I’m standing in a cramped pro shop in a rink that predates the Jurassic. The guy behind the counter looks me up and down and says, “It’s hard work. They’ll work you hard,” he pauses. “But you’ll have fun.”
“I’m not afraid of hard work,” I reply, and he gives me, what I hope, was an encouraging smile.
I’ve played this conversation over and over in my head for the past few weeks. Is he trying to warn me off? Should I have chosen the big rink’s learner program, where I can get lost in the crowd, rather than the small program?
Am I going to suck?
The answer to the last question is of course I’m going to suck, it’s inevitable.
I don’t care.
Over at r/hockeyplayers, user Stevetehpirate summed up the feelings of most of the subreddit:
“Striving to be less bad, one fall at a time.”
It’s true. It’s what we aim for. It’s why we keep getting back up each time.
I watched as BigRink (TM) put their beginner students through their paces last night. There were lots of spills, lots of unsteady feet, and very few successful hockey stops. I watched as their intermediate students took to the rink afterwards, and there were even more spills, more successes, and just as many frowny faces.
It’s part of the human condition to get frustrated when we aren’t good at things. It’s biologically hardwired from birth, our hindbrain knows that if you don’t succeed, you don’t eat. Modern life has softened us so now if we don’t succeed, most of us just give up and go onto something new.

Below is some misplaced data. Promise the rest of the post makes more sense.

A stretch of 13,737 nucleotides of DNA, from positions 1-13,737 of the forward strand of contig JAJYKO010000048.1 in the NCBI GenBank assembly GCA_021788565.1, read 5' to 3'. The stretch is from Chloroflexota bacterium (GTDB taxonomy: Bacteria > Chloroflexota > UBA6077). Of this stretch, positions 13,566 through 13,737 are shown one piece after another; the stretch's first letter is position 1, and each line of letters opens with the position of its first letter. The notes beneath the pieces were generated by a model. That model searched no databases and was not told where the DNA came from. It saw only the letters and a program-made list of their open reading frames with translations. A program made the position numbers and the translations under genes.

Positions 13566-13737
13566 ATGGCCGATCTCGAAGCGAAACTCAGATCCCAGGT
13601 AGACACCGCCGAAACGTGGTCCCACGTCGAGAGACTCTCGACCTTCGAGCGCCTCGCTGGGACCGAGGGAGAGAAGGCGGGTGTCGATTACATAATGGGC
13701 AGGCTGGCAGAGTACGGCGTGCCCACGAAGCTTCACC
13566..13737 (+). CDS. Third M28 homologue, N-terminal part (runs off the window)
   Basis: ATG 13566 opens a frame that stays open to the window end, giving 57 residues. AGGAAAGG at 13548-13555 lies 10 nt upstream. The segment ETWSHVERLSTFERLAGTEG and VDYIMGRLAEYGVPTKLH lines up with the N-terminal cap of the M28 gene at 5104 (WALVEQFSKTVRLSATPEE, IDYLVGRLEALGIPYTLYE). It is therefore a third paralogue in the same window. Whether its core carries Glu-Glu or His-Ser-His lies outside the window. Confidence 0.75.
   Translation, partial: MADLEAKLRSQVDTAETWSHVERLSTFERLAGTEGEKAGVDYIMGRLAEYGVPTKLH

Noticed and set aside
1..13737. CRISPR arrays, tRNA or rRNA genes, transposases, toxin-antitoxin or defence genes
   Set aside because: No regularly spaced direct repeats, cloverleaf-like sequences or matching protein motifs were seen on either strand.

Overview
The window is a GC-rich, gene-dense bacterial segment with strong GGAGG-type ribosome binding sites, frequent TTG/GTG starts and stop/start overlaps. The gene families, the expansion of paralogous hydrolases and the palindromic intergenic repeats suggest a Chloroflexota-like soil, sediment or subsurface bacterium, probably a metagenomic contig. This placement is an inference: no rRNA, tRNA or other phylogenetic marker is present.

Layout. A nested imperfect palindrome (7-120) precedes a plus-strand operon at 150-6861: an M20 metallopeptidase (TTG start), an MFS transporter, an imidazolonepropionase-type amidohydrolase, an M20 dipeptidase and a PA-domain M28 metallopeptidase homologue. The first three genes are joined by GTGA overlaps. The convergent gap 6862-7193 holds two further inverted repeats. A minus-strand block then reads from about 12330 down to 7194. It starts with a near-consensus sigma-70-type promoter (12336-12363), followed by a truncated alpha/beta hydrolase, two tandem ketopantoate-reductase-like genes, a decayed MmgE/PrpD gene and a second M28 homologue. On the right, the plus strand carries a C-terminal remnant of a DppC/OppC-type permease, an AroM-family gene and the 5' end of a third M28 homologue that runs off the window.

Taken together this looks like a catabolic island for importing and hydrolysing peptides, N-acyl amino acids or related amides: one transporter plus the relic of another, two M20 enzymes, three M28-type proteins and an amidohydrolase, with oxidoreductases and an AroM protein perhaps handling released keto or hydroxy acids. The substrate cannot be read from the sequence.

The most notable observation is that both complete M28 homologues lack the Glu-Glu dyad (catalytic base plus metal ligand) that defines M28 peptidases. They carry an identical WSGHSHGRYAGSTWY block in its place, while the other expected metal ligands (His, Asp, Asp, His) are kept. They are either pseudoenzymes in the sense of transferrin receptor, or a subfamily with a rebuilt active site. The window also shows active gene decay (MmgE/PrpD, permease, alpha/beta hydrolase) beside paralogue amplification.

I’m terrified I’m going to be terrible at this, but I’m not going to give in. I’m not going to throw tantrums when I can’t do something (watching people do that at BigRink last night made me die of second hand embarrassment for them). I’m going to pick myself up, take a breath, and keep going.
I acknowledge here and now that I’m going to fall on my ass (and my face), flounder around like a turtle on it’s shell, get bruises to my body and my pride, and I’m going to smile at every little achievement.
This is not some “be kind to yourself” self help chant. This is how it is.
I’ve been to six public skate sessions since I decided to give this a go. Is that enough? Probably not, but people start with a lot less.
So, with only hours until I trundle onto the ice for my first lesson, I’m a bundle of nerves and excitement, but thanks to the encouragement of the guys and gals at r/hockeyplayers, I’m going to get out there and Strive to be less bad, one fall at a time.